The new Leaf Plus delivers performance that is impressive by just about any compact car standards. It also has a very impressive range of 226 miles, meaning this is the one to go with if you’re planning on doing a lot of longer-range driving with your EV and if you want better performance. However, that 226-mile rating only applies to the base S trim. Upgrading to the SV or SL model brings the range down to 215 miles and the MPGe rating to 104.
The base infotainment system in the 2019 Leaf is a 5-in screen, but we recommend upgrading to the nicer 7-in unit, which comes with Android Auto and Apple CarPlay. You can also add navigation and Bose premium audio. The Ioniq comes standard with a 7-in screen with Android Auto and Apple CarPlay and can be upgraded to an 8-in unit with navigation and Infinity premium audio.
The Ioniq Electric is a little light on standard safety tech at the base level. It comes standard with a rearview camera and a blind spot mirror, but if you upgrade to the Ioniq Electric Limited you get blind spot monitoring with rear cross-traffic alert and lane change assist, automatic emergency braking, lane-keeping assist, adaptive cruise control, a driver attention warning, and high beam assist. The Leaf throws in standard automatic emergency braking on every model and available safety tech includes rear cross-traffic alert, high-beam assist, driver drowsiness monitoring, a 360-degree camera, adaptive cruise control, lane-keeping assist, blind spot monitoring, and pedestrian detection.
The Leaf is also available with the Nissan ProPilot Assist semi-autonomous driving technology suite. ProPilot uses some of the aforementioned safety tech to help you steer, accelerate, and brake your car making driving a little easier. Of course, this is no replacement for attentive driving, but it’s nice technology to have, especially for highway driving.
The Leaf has a starting MSRP of $29,990 and the 2019 Ioniq Electric starts at $30,315. The only other trim level available for the Ioniq is the Limited model, which starts at $36,815. The Leaf has more variety in its model range with the mid-range SV ($32,600) and the high-end SL ($36,300), which is comparable to the Ioniq Electric Limited. Upgrading to the Leaf Plus starts at $36,550 for the S Plus model, $38,510 for the SV Plus and $42,550 for the SL Plus. All of these prices are before any federal, state, or local tax incentives kick, which can make these cars pretty affordable depending on where you live.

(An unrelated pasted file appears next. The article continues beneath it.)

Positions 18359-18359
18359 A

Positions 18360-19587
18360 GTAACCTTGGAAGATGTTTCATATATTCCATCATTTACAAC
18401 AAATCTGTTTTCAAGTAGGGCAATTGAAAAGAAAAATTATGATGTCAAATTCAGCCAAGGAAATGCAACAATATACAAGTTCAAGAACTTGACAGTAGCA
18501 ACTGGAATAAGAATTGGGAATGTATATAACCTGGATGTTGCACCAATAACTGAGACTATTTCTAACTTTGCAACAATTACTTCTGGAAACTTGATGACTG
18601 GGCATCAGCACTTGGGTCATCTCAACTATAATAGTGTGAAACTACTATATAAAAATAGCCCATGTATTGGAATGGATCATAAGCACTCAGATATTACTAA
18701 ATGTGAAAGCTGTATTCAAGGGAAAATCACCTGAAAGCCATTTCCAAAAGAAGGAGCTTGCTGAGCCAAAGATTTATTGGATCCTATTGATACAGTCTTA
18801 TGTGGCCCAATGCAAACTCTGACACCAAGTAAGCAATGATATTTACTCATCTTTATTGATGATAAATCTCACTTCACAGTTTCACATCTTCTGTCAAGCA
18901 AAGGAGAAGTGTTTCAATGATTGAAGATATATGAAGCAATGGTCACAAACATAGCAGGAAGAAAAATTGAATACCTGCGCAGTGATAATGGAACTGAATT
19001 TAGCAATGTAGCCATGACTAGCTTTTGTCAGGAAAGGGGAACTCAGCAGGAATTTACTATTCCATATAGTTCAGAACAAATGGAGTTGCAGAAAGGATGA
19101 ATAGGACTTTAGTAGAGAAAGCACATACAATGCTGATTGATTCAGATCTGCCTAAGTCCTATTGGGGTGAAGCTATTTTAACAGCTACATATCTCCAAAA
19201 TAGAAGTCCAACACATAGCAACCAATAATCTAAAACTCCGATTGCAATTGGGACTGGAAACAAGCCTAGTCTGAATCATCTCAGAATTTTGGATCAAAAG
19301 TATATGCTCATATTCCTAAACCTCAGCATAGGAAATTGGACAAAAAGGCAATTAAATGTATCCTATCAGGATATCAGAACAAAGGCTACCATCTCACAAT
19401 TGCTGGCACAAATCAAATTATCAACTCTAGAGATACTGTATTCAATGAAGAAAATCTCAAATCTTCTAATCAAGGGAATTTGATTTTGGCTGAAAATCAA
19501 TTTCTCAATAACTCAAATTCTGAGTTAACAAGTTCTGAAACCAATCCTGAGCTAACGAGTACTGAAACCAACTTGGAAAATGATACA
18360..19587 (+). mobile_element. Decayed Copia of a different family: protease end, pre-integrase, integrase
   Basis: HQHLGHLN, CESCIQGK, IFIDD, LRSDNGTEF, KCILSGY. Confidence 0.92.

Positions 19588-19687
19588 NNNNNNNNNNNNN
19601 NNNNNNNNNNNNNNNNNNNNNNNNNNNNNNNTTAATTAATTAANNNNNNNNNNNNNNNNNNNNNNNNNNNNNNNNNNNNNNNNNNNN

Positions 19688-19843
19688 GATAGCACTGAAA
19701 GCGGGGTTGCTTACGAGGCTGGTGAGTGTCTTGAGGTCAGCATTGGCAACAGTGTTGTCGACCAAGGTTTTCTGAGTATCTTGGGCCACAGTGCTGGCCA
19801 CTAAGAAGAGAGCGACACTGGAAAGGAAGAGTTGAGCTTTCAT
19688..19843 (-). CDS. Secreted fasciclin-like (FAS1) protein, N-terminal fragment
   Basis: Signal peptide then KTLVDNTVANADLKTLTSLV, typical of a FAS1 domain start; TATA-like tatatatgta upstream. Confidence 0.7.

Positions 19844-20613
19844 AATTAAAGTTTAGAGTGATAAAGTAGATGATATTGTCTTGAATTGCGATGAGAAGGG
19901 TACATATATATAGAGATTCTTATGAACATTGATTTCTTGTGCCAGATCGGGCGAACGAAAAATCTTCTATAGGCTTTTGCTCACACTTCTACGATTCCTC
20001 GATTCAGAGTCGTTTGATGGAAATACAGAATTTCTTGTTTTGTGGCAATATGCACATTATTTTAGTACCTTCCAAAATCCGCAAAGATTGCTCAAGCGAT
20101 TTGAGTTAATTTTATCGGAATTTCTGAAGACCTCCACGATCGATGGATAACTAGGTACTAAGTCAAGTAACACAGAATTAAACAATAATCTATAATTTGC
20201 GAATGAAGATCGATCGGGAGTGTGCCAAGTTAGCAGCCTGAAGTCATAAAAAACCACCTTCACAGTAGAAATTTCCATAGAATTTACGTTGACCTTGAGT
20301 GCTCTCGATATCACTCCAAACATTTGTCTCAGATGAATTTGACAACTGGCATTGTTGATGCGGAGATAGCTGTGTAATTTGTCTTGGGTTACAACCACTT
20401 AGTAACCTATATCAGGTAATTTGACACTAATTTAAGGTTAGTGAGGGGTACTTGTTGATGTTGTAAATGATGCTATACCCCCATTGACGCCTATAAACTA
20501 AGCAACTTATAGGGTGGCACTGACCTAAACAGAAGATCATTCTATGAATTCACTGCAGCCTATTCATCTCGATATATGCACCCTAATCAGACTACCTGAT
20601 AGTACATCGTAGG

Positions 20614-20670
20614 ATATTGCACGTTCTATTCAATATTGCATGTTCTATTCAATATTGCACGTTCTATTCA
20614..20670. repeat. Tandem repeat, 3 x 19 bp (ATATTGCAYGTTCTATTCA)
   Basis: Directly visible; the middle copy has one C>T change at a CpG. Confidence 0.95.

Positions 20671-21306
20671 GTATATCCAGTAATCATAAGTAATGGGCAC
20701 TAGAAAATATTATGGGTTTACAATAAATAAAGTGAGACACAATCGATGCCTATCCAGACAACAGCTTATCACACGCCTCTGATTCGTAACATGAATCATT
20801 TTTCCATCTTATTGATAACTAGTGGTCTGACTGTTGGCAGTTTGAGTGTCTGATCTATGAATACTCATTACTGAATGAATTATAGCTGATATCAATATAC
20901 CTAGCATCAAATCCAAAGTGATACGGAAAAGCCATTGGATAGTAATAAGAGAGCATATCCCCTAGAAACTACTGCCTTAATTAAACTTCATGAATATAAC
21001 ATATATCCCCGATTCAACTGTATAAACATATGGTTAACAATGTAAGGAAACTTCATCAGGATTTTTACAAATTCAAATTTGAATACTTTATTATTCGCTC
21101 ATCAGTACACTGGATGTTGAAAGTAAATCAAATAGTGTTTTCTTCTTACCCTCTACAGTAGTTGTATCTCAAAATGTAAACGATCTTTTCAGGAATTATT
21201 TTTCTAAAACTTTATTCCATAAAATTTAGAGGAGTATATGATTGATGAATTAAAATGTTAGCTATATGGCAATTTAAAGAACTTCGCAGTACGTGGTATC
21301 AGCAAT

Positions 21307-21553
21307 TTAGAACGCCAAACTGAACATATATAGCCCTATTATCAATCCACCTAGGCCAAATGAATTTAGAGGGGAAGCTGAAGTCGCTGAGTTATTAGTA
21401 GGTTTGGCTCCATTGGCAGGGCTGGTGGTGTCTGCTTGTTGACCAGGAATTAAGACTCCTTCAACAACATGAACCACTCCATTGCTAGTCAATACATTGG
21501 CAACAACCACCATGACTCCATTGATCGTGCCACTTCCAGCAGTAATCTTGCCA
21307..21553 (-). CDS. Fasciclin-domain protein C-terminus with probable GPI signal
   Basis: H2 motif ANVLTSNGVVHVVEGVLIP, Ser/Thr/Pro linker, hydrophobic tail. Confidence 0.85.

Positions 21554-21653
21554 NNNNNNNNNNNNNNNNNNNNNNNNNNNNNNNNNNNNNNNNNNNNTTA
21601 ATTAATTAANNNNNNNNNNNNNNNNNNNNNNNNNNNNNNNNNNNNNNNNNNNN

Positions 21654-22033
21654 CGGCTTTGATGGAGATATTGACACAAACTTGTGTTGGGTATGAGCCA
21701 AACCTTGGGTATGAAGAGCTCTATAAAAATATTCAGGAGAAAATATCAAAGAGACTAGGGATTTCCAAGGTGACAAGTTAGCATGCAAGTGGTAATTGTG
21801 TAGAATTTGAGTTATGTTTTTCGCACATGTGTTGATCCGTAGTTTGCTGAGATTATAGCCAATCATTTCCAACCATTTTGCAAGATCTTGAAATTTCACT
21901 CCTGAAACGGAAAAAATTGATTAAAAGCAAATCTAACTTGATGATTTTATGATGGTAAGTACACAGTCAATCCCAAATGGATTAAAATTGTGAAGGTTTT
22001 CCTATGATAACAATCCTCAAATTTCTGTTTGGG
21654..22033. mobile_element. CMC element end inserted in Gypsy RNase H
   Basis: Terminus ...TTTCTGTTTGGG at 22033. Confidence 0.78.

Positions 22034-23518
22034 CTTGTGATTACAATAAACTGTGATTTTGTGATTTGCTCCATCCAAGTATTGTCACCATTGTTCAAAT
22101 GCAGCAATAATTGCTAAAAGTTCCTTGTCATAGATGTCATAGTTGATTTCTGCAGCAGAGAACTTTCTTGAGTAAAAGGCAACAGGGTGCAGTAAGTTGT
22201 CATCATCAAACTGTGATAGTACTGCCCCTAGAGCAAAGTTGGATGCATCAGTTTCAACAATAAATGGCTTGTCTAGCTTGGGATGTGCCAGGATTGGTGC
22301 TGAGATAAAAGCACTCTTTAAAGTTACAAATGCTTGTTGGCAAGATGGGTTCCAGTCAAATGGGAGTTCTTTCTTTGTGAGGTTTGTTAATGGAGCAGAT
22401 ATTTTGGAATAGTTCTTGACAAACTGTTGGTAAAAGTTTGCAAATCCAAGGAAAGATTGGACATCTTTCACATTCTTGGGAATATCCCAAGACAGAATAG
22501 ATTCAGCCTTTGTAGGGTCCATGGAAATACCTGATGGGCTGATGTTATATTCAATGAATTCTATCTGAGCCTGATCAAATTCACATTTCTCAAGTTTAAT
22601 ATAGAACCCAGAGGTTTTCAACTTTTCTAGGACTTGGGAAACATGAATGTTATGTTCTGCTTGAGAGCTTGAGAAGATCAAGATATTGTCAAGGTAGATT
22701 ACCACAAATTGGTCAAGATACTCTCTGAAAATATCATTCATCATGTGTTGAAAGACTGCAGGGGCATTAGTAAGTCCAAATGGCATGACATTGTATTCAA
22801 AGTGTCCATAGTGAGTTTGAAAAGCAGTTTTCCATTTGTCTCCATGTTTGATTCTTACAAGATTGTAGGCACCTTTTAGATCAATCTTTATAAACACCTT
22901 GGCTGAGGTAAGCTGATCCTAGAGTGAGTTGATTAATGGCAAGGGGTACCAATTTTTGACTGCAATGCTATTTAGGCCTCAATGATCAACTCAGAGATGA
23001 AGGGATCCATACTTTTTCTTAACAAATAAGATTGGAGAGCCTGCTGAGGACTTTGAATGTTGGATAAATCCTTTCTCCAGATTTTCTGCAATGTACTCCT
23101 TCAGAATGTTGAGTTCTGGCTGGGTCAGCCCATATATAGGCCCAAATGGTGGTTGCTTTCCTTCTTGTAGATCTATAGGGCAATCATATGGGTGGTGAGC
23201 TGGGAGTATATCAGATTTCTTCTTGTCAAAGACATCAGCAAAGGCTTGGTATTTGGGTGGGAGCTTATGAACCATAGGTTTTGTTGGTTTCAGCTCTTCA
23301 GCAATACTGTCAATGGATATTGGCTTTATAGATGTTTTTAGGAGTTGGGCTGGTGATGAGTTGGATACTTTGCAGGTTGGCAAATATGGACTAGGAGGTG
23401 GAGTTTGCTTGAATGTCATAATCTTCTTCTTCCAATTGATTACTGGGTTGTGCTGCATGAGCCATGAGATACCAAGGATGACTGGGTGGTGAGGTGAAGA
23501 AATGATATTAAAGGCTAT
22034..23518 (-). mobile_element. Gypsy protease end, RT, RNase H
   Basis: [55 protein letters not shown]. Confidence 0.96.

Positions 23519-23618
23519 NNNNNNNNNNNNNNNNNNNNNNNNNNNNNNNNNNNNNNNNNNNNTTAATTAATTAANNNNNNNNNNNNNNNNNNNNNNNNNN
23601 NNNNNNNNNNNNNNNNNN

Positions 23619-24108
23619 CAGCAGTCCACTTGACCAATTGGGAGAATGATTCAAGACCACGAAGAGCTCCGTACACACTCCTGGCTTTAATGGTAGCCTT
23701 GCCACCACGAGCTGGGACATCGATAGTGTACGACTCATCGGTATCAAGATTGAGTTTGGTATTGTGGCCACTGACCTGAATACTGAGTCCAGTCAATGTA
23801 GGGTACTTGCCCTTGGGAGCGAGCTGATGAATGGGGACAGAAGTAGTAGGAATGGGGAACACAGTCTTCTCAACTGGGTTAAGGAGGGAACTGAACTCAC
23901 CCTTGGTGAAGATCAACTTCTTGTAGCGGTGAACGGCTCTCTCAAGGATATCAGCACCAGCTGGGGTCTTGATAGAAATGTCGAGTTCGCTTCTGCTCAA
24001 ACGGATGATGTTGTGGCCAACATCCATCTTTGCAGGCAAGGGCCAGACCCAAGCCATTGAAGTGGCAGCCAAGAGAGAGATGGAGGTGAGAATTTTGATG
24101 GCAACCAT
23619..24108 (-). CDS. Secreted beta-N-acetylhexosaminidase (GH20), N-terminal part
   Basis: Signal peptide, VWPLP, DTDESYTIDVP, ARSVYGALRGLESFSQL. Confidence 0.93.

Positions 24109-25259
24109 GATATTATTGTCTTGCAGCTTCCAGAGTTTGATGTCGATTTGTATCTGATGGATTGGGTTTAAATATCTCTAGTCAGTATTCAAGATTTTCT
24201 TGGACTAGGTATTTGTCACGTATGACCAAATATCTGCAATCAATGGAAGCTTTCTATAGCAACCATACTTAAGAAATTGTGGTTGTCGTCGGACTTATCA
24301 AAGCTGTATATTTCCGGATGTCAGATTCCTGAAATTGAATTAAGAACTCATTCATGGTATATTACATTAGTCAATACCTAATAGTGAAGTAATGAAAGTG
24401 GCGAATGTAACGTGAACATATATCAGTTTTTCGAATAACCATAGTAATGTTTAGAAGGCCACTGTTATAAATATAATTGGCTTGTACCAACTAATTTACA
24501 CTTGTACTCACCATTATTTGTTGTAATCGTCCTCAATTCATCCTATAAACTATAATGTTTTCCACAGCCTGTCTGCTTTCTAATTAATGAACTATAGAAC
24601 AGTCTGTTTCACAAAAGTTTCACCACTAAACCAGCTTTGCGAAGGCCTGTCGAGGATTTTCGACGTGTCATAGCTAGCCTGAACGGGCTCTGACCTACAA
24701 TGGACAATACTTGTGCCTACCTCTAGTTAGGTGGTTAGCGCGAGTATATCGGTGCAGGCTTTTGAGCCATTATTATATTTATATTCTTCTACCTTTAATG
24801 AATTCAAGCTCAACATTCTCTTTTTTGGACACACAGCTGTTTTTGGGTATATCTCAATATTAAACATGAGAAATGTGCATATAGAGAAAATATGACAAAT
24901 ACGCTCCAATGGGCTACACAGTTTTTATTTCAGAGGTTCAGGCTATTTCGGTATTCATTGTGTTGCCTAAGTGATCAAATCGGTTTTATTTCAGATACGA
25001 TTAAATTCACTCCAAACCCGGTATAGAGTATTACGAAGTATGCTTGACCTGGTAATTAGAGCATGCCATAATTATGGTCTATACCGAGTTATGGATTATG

The big advantage that the Ioniq Electric has over the Leaf is a better MPGe rating which, according to the EPA, means it costs 81 cents to drive it 25 miles versus the base Leaf costing 98 cents per 25 miles. If you’re buying an EV to save money on fuel, then the Ioniq Electric might be more appealing to you. The Ioniq also has a better standard infotainment system, a bit more cargo space, and a slightly nicer interior at the base level. If you’re shopping on the more affordable side of EVs, you might find more to love in the Ioniq. However, if you’re looking for a more versatile EV with longer range, better performance, and the slick ProPilot Assist driving tech, then a Leaf or Leaf Plus might be more up your alley. Find a Nissan Leaf for sale or Find a Hyundai Ioniq Electric for sale